WASHINGTON: The Social Investment Forum (SIF) and the Interfaith Center on Corporate Responsibility (ICCR) have united to launch a Web-based campaign to fight proposals being considered by the Securities Exchange Commission (SEC).
The groups say the proposals would limit shareholder ability to nominate directors and would replace the Shareholder resolution process with an electronic petition system.
SaveShareholderRights.org aims to gather 500 signatures from institutions on an opposition statement, while allowing individuals to write letters to the SEC. They're also encouraging investors to write Congress, and they are contacting companies about the initiative.
The SIF is a 500-member group that includes financial planners, mutual fund companies, and universities. The ICCR is a coalition of about 300 faith-based institutional investors, who invest with their religious values in mind. The ICCR represents over $100 billion in investments.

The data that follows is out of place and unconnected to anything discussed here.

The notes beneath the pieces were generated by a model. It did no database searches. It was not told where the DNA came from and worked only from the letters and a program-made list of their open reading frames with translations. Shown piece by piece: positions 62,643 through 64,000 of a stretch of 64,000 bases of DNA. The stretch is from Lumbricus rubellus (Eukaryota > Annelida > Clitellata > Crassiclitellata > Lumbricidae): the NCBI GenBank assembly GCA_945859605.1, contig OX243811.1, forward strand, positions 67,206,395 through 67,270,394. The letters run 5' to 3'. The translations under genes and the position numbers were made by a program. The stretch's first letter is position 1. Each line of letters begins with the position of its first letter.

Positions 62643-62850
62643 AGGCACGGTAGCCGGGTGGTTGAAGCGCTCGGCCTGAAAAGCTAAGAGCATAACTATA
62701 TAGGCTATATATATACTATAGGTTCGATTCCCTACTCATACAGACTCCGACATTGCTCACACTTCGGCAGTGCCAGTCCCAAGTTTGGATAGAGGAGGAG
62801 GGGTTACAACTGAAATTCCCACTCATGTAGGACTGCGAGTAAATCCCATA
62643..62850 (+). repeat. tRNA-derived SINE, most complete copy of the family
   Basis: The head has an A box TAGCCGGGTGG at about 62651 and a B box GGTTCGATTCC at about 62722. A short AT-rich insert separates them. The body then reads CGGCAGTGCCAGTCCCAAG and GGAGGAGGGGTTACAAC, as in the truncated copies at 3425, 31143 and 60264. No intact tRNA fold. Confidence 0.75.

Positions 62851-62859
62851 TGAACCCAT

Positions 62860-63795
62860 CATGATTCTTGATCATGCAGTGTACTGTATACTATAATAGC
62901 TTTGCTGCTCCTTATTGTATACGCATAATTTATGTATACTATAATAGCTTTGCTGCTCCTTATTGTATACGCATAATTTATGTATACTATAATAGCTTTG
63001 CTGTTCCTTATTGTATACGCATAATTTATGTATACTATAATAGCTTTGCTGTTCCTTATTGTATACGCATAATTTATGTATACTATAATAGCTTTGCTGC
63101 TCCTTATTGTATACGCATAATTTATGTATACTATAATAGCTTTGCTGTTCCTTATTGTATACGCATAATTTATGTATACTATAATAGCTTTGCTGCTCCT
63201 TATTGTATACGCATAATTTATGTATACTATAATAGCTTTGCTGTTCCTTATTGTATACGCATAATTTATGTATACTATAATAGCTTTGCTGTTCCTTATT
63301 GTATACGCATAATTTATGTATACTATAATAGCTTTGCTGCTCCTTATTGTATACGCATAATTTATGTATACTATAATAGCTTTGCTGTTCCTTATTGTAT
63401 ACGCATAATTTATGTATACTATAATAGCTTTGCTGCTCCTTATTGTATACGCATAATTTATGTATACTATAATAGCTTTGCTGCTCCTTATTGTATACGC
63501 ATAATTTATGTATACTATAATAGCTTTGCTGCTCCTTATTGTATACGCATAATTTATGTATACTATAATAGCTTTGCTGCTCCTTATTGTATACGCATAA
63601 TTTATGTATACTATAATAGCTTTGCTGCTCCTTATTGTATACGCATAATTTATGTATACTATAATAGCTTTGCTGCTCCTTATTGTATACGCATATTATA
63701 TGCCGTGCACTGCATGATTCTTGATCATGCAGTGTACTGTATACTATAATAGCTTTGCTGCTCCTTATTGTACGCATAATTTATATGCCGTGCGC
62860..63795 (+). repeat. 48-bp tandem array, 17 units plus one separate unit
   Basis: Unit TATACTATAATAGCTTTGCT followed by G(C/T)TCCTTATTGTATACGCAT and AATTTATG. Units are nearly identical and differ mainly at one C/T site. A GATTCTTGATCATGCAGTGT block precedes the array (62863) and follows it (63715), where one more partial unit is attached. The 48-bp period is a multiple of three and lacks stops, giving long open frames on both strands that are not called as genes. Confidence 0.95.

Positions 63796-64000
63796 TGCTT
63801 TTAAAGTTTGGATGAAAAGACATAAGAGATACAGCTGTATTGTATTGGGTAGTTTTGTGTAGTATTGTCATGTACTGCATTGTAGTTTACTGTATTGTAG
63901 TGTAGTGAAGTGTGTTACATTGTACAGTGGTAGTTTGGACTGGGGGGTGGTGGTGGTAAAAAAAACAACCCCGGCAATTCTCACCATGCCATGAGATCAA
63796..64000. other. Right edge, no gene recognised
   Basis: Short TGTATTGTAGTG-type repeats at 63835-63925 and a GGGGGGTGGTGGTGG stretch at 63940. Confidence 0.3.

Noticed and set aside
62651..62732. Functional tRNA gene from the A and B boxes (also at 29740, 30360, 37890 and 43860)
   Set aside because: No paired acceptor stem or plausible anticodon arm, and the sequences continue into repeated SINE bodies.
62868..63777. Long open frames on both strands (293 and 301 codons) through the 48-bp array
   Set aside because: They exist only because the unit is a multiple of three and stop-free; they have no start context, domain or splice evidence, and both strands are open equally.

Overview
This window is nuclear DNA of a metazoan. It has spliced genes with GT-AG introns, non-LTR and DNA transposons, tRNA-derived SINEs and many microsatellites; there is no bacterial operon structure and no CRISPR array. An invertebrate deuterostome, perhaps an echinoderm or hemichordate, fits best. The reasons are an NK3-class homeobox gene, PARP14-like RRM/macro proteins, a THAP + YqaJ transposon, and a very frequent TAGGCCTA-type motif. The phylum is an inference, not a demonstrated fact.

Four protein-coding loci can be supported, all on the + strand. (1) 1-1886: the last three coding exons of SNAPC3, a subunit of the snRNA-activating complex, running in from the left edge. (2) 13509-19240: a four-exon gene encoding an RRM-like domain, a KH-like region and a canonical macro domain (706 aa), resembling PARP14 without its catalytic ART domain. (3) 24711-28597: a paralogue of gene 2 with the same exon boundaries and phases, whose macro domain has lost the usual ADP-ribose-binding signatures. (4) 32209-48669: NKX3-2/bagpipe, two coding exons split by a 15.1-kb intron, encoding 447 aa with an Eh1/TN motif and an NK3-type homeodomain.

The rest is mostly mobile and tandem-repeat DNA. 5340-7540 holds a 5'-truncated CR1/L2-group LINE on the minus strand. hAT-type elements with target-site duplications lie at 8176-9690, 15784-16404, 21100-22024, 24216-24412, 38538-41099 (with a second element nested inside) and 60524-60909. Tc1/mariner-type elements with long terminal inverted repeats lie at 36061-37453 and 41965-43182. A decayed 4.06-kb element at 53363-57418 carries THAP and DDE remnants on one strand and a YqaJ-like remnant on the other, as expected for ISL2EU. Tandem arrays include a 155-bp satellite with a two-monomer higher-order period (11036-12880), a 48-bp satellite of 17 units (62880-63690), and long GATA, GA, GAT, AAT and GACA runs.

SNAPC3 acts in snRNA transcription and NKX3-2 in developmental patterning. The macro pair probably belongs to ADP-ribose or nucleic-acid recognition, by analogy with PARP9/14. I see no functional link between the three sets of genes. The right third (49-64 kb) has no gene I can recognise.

Although the effort is spearheaded by these two organizations, the implications of the proposals touch investors of all stripes.
"Investors from many backgrounds are alarmed by these SEC proposals," said Tim Smith, board chair of the SIF and SVP of Walden Asset Management. "This is a broad-based effort with a cross-section of investors who feel their rights are being potentially trampled on."
Comments will be accepted by the SEC until October 2, when SEC chairman Christopher Cox will review them. The campaign will continue the conversation with the SEC and members of Congress while the proposals are under consideration.
The Hastings Group is the AOR for the SIF. It began the initiative on July 24 with a phone-based news conference. Media placements included the AP, Dow Jones, and Investment Week. A second conference on August 29 also got hits in Portfolio, The Wall Street Journal, and other news outlets.
A final decision could come as soon as a month after the comments deadline. The SIF and the ICRR are hoping the decision will be delayed until 2008 when a full panel of commissioners can consider the proposals.